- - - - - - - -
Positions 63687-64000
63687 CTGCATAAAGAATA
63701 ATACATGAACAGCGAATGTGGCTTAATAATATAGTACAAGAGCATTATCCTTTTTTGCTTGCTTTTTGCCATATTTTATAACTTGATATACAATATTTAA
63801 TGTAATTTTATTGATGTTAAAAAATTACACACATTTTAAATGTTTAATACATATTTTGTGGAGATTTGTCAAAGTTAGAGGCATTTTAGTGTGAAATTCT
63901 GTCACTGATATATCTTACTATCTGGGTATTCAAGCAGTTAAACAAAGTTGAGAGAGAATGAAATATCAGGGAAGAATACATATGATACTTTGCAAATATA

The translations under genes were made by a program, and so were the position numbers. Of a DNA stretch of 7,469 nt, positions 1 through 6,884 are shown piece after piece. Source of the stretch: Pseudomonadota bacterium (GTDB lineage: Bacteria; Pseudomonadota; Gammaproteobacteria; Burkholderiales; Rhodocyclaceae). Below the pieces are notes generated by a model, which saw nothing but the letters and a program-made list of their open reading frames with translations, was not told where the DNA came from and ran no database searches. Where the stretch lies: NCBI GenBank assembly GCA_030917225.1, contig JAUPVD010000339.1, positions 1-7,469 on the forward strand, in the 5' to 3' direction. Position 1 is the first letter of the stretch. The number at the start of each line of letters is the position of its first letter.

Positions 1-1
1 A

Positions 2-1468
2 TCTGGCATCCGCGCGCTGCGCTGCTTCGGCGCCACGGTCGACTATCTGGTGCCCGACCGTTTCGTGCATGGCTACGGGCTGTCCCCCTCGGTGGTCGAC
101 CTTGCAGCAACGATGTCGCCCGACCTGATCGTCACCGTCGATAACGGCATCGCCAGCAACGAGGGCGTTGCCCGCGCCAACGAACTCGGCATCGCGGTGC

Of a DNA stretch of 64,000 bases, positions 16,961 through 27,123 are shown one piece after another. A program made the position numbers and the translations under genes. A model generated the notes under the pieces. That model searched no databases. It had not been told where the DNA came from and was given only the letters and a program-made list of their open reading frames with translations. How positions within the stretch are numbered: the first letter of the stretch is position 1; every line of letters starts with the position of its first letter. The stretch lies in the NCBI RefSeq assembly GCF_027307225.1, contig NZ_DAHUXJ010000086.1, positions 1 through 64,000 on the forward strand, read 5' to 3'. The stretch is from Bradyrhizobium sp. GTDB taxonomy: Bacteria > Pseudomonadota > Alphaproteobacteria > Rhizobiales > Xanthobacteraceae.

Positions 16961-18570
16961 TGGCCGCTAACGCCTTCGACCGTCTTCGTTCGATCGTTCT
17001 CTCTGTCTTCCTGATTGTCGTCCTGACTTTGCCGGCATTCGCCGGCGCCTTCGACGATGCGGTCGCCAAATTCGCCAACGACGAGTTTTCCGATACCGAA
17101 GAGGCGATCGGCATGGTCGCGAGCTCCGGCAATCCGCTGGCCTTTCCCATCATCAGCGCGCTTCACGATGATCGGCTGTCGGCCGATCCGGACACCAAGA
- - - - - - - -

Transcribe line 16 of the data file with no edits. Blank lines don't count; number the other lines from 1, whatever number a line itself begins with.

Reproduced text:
17101 GAGGCGATCGGCATGGTCGCGAGCTCCGGCAATCCGCTGGCCTTTCCCATCATCAGCGCGCTTCACGATGATCGGCTGTCGGCCGATCCGGACACCAAGA